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Act III, Scene 1


SCENE I. London. The Queen's apartments.

[The Queen and her women, as at work.]

Take thy lute, wench; my soul grows
sad with troubles.
Sing, and disperse 'em, if thou canst. Leave working.


Orpheus with his lute made trees
And the mountain tops that freeze
Bow themselves when he did sing.
To his music plants and flowers
Ever sprung; as sun and showers
There had made a lasting spring.

Every thing that heard him play,
Even the billows of the sea,
Hung their heads, and then lay by.
In sweet music is such art,
Killing care and grief of heart
Fall asleep, or hearing, die.

[Enter a Gentleman.]

How now!

An't please your Grace, the two great Cardinals
Wait in the presence.

Would they speak with me?

They will'd me say so, madam.

Pray their Graces
To come near. [Exit Gentleman.] What can be their business
With me, a poor weak woman, fallen from favour?
I do not like their coming. Now I think on't,
They should be good men, their affairs as righteous.
But all hoods make not monks.

[Enter the two Cardinals, Wolsey and Campeius.]

Peace to your Highness!

Your Graces find me here part of housewife;
I would be all, against the worst may happen.
What are your pleasures with me, reverend lords?

May it please you, noble madam, to withdraw
Into your private chamber, we shall give you
The full cause of our coming.

Speak it here;
There's nothing I have done yet, o' my conscience,
Deserves a corner. Would all other women
Could speak this with as free a soul as I do!
My lords, I care not, so much I am happy
Above a number, if my actions
Were tried by every tongue, every eye saw 'em,
Envy and base opinion set against 'em,
I know my life so even. If your business
Seek me out, and that way I am wife in,
Out with it boldly. Truth loves open dealing.

Tanta est erga te mentis integritas, regina serenissima,--

O, good my lord, no Latin;
I am not such a truant since my coming,
As not to know the language I have liv'd in.
A strange tongue makes my cause more strange, suspicious;
Pray, speak in English. Here are some will thank you,
If you speak truth, for their poor mistress' sake.
Believe me, she has had much wrong. Lord Cardinal,
The willing'st sin I ever yet committed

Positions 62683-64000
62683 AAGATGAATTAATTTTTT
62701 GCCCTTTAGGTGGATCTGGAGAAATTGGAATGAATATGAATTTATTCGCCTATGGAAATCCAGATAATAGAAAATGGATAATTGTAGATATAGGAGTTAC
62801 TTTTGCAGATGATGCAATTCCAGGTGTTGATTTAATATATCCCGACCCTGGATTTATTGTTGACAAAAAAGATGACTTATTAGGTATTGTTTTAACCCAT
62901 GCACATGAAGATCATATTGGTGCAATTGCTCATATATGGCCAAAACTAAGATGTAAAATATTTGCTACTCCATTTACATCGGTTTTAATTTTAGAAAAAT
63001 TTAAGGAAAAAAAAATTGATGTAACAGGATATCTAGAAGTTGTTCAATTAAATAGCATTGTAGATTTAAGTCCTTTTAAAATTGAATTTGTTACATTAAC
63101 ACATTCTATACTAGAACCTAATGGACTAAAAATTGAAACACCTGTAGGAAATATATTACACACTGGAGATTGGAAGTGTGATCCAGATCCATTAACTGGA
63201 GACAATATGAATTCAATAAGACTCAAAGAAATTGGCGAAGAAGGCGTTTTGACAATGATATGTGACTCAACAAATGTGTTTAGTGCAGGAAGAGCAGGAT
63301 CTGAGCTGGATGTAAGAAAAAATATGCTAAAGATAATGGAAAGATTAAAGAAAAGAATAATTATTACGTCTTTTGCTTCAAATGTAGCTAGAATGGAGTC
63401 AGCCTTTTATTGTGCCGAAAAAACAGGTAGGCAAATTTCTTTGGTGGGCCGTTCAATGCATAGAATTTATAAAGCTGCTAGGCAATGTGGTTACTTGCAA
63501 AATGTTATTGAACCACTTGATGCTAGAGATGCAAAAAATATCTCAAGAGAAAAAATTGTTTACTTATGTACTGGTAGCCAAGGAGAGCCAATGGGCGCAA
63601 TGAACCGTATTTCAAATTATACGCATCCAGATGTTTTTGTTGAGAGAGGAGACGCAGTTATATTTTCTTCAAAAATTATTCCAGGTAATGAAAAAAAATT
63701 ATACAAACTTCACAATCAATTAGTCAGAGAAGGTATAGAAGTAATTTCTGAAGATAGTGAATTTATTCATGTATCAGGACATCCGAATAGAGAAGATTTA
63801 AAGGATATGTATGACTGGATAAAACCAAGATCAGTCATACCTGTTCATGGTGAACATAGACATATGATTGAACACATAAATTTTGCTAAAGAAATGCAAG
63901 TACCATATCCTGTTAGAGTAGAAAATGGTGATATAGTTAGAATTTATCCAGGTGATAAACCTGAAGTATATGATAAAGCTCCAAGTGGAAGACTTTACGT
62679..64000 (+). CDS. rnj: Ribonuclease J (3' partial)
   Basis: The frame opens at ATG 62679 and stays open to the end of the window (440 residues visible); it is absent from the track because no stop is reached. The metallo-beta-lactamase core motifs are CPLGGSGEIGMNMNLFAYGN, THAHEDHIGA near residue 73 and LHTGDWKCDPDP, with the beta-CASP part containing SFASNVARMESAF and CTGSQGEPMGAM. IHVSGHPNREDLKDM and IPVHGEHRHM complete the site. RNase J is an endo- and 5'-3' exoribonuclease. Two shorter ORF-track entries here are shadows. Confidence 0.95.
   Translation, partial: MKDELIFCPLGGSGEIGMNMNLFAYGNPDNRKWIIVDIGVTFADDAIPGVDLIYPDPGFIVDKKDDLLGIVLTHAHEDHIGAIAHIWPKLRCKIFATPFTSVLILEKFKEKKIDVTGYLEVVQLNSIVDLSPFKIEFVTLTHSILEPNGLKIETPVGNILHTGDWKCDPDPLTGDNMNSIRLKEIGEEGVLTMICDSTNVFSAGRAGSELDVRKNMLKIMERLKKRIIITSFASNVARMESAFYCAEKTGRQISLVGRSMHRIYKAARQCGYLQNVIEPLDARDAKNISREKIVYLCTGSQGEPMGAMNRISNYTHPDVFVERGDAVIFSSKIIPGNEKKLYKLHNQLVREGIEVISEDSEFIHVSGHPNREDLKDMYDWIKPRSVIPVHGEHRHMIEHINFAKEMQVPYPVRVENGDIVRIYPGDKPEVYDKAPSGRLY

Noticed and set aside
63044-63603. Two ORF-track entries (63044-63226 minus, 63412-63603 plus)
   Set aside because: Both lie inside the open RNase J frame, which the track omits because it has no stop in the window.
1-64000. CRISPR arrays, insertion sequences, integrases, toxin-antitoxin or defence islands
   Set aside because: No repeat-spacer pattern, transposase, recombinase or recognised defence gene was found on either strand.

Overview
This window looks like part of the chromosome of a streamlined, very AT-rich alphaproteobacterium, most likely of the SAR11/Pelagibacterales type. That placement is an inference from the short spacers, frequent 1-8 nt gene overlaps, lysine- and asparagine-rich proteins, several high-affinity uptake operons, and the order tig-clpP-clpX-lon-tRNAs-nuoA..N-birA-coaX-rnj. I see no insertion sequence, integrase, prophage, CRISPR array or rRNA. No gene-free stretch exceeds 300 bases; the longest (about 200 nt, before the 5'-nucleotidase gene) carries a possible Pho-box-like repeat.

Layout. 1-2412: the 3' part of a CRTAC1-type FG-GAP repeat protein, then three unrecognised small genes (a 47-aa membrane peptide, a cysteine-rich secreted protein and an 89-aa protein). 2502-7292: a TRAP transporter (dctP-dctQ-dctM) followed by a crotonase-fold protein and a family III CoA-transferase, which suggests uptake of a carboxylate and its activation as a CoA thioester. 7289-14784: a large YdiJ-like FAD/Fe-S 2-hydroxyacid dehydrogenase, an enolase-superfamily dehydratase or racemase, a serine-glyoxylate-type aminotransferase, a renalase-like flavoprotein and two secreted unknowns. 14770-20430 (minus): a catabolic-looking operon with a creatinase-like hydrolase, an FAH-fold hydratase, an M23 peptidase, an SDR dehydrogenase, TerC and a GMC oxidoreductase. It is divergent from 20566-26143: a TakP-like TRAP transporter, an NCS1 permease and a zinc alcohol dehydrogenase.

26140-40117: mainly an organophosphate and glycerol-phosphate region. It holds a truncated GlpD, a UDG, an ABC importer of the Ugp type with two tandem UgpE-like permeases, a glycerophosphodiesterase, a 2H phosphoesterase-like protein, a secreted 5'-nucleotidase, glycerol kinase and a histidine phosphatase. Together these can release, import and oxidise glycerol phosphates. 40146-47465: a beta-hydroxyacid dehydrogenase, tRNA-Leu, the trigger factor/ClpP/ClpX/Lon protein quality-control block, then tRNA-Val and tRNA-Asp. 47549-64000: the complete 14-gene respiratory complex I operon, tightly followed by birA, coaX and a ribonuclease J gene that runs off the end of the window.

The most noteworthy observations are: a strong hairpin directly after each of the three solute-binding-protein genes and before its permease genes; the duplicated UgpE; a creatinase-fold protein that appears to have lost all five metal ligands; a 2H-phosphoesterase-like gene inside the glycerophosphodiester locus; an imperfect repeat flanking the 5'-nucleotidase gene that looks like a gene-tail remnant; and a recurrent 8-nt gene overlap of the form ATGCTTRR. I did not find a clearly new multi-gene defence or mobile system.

May be absolv'd in English.

Noble lady,
I am sorry my integrity should breed,
And service to his Majesty and you,
So deep suspicion, where all faith was meant.
We come not by the way of accusation
To taint that honour every good tongue blesses,
Nor to betray you any way to sorrow;
You have too much, good lady; but to know
How you stand minded in the weighty difference
Between the King and you; and to deliver,
Like free and honest men, our just opinions
And comforts to your cause.

Most honour'd madam,
My Lord of York, out of his noble nature,
Zeal and obedience he still bore your Grace,
Forgetting, like a good man, your late censure
Both of his truth and him, which was too far,
Offers, as I do, in a sign of peace,
His service and his counsel.

[Aside.] To betray me.--
My lords, I thank you both for your good wills.
Ye speak like honest men; pray God, ye prove so!
But how to make ye suddenly an answer,
In such a point of weight, so near mine honour,--
More near my life, I fear,--with my weak wit,
And to such men of gravity and learning,
In truth I know not. I was set at work
Among my maids; full little, God knows, looking
Either for such men or such business.
For her sake that I have been,--for I feel
The last fit of my greatness--good your Graces,
Let me have time and counsel for my cause.
Alas, I am a woman, friendless, hopeless!

Madam, you wrong the King's love with these fears.
Your hopes and friends are infinite.

In England
But little for my profit. Can you think, lords,
That any Englishman dare give me counsel?
Or be a known friend, 'gainst his Highness' pleasure,
Though he be grown so desperate to be honest,
And live a subject? Nay, forsooth; my friends,
They that much...

(The entire section is 5,604 words.)